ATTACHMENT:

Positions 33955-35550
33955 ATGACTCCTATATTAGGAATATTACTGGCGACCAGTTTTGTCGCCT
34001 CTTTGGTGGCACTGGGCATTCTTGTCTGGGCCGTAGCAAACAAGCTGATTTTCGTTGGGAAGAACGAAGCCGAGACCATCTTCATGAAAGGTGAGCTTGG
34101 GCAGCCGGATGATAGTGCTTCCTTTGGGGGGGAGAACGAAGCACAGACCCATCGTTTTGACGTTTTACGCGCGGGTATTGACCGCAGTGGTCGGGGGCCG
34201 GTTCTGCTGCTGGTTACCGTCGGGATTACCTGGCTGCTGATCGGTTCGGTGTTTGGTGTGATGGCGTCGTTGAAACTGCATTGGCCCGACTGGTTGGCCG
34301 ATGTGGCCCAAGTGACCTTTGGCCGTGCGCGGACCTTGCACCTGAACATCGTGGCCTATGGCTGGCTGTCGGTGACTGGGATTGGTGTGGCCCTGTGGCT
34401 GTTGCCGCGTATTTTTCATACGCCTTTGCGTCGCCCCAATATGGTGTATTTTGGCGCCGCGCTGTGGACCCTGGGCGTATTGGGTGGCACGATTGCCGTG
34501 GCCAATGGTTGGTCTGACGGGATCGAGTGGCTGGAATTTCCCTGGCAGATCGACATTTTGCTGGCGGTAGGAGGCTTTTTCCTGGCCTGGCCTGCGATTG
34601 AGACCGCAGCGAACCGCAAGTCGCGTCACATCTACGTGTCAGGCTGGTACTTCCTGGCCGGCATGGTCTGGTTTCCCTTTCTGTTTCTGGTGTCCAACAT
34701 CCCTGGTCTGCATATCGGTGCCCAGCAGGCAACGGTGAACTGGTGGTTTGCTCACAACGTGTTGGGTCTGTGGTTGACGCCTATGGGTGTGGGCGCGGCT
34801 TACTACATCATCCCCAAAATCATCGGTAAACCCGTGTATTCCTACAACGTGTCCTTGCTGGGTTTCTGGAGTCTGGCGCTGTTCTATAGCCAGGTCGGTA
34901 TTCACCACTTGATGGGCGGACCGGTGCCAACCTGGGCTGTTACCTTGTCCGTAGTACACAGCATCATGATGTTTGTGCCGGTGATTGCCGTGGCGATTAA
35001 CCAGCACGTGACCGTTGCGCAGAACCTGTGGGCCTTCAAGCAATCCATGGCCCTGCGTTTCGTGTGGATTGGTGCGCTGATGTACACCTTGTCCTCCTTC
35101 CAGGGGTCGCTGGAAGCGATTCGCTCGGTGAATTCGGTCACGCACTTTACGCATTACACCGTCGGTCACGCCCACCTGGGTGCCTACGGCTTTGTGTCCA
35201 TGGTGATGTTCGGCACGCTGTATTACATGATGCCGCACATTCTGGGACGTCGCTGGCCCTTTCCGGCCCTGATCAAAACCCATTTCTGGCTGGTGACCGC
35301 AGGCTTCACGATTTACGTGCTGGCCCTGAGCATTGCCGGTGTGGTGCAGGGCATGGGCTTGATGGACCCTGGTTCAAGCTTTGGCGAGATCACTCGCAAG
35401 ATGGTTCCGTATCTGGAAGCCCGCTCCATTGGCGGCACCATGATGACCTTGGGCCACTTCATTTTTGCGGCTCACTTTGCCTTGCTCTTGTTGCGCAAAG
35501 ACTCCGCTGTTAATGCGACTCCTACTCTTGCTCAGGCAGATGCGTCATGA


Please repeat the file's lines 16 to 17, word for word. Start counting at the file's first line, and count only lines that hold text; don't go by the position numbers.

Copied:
35301 AGGCTTCACGATTTACGTGCTGGCCCTGAGCATTGCCGGTGTGGTGCAGGGCATGGGCTTGATGGACCCTGGTTCAAGCTTTGGCGAGATCACTCGCAAG
35401 ATGGTTCCGTATCTGGAAGCCCGCTCCATTGGCGGCACCATGATGACCTTGGGCCACTTCATTTTTGCGGCTCACTTTGCCTTGCTCTTGTTGCGCAAAG